Originally published on ML@CMU
There is a considerable body of research on peer review. Within the machine learning community, there have been experiments establishing significant disagreement across reviewers and across reviewer panels—including at NeurIPS 2021—and active discussions about the state of peer review. But how do author perceptions about their submitted papers match up to the outcomes of the peer-review process and perceptions of other authors? We investigate this question by asking authors who submitted papers to NeurIPS 2021 three questions:
(Q1) [At the time of paper submission] What is your best estimate of the probability (as a percentage) that this submission will be accepted?
(Q2) [At the time of paper submission; to authors submitting two or more papers] Rank your submissions in terms of your own perception of their scientific contributions to the NeurIPS community, if published in their current form.
(Q3) [After preliminary reviews were available to authors] After you read the reviews of this paper, how did your perception of the value of its scientific contribution to the NeurIPS community change (assuming it was published in its initially submitted form)?
Here are five key findings.
1. How well do authors estimate the probability of acceptance of their papers?
Authors significantly overestimate their papers' chances of acceptance. When answering Q1, authors were informed that the acceptance rate at NeurIPS over the last 4 years had been about 21%. The acceptance rate at NeurIPS 2021 turned out to be 25.8%. The authors' responses had a nearly three-fold overestimate, with a median prediction of 70%.
2. Are some sub-groups better calibrated than others?
We examined calibration error across sub-groups, measuring this error in terms of the Brier score (squared loss) and controlling for other confounders. We find that the calibration error of female authors is slightly (but statistically significantly) higher than that of male authors. We also see a trend of miscalibration decreasing with seniority, with authors who were invited to serve as (meta-)reviewers better calibrated than the rest. All sub-groups we examined over-predicted their papers' chances of acceptance.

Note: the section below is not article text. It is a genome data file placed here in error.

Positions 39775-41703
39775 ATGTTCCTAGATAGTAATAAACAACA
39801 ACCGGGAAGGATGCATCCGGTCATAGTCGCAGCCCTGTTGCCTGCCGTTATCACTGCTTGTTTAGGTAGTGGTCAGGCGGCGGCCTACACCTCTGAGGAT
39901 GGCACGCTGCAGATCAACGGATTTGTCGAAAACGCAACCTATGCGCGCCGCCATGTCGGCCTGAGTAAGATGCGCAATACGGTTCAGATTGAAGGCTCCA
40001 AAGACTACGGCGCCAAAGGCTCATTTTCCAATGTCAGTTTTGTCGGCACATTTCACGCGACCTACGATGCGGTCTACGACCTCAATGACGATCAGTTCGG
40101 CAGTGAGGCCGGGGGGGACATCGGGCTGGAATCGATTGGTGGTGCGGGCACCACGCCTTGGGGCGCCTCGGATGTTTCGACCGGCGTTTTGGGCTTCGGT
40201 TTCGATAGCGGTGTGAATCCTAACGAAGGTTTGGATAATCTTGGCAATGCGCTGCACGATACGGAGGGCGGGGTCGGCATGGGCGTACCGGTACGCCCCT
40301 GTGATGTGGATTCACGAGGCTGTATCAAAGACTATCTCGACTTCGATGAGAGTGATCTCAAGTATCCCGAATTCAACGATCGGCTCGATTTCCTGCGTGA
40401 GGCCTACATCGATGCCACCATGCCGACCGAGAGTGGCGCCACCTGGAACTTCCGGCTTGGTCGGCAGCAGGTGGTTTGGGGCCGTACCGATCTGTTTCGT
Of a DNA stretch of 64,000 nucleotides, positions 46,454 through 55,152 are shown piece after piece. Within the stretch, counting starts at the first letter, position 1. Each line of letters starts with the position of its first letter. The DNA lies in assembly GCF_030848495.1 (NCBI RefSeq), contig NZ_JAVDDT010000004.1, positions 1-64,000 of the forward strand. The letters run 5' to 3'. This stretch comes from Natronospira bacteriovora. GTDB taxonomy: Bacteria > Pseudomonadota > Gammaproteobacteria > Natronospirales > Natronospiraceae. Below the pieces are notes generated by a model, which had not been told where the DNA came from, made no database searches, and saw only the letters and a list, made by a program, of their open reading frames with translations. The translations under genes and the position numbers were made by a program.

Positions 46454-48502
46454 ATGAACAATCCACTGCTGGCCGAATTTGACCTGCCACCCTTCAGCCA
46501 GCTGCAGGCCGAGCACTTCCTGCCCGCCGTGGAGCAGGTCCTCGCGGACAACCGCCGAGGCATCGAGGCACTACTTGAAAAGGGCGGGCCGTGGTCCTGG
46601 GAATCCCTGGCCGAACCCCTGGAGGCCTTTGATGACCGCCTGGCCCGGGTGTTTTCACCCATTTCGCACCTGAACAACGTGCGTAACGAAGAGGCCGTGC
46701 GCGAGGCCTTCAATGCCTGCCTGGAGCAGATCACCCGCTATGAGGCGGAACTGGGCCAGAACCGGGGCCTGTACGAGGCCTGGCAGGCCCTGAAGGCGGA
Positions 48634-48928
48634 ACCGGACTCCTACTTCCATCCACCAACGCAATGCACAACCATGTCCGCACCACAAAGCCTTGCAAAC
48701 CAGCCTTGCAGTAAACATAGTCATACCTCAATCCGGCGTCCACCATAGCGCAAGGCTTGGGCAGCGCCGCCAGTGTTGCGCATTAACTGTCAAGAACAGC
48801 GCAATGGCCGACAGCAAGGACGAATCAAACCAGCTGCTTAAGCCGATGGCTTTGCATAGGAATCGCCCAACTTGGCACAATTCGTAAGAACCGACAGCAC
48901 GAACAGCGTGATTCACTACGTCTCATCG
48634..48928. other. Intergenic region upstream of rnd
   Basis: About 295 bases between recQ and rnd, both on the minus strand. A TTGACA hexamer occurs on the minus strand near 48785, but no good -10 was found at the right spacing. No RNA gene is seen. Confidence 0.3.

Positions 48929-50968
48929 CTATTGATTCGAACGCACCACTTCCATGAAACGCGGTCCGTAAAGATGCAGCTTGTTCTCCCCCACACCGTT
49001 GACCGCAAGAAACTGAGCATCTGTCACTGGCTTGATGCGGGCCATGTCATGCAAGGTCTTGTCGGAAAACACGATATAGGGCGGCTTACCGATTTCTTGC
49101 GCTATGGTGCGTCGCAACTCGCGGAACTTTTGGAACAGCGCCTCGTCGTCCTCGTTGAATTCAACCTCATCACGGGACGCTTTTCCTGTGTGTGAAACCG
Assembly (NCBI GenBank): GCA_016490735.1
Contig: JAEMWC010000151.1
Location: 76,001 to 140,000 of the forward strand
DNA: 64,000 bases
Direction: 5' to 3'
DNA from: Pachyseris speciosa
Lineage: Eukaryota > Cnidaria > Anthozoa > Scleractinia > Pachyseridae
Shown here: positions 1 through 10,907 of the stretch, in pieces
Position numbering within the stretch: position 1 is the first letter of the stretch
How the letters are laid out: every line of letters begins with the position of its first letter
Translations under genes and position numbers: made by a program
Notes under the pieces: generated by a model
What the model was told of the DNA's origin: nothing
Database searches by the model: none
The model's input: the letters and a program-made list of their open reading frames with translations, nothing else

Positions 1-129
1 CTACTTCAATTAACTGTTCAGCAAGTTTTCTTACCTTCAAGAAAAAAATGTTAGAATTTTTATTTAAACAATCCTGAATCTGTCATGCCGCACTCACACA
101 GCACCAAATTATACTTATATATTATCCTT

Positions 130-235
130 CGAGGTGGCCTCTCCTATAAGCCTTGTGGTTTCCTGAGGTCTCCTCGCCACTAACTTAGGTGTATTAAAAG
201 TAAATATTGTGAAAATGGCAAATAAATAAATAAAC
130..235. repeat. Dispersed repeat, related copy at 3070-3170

3. Among authors with multiple papers, how much do their predictions of acceptance probabilities agree with their own perceived scientific merit?
These two sets of responses are largely in agreement: The strict ranking provided by authors about their perceived scientific merit (Q2) and the strict ranking induced by their predicted acceptance probabilities (Q1) agree for 93% of responses. However, there is a noticeable 7% of responses where the authors think that the peer review is more likely to reject the better of their two papers.
4. How much do co-authors agree on the relative quality of their joint papers?
Strikingly, the amount of disagreement between co-authors in terms of the perceived relative scientific contribution of their papers (Q2) is similar to the amount of disagreement between authors and reviewers! In cases where one paper from an author was ultimately accepted and another rejected, authors rated the rejected paper higher about a third of the time. But looking at pairs of papers with overlapping authors in which both authors provided rankings, the co-authors also disagreed with each other about a third of the time. While there are discussions in the literature about inter-reviewer disagreements, this result suggests that there is similar disagreement in co-authors' views of their papers as well.
5. Does peer review change authors' perception of their own papers?
The question Q3 was a multiple-choice question with five choices: much more positive ("++"), slightly more positive ("+"), did not change ("0"), slightly more negative ("-"), much more negative ("- -").
We find that among both accepted and rejected papers, about 50% of authors report that their perception about their own paper changed after seeing the initial reviews (Q3). Moreover, among both accepted and rejected papers, over 30% of authors report that their perception became more positive.
|Accepted papers||Rejected papers|
The fact that authors vastly overestimated the probability that their papers will be accepted suggests it would be useful for conference organizers and research mentors to attempt to recalibrate expectations prior to each conference. The disagreements we document around paper quality — between co-authors as well as between authors and reviewers — taken together with the disagreement among committees of reviewers observed in the complementary NeurIPS 2021 consistency experiment, suggest that assessing paper quality is not only an extremely noisy process, but may be a fundamentally challenging task with no objective right answer. The outcomes of paper submissions should thus be taken with a grain of salt. More broadly, as a community, we may take these findings into account when deciding on our policies and perceptions pertaining to the peer-review process and its outcomes. We hope the results of our experiment encourage discussion and introspection in the community.
More details: Available here
We would like to thank all the participants for the time they took to provide survey responses. We are grateful to the OpenReview team, especially Melisa Bok, for their support in running the survey on the OpenReview.net platform.
Nihar B. Shah is an assistant professor at Carnegie Mellon University. His research focuses on improving peer review by designing computational solutions and conducting experiments for evidence-based policy design.
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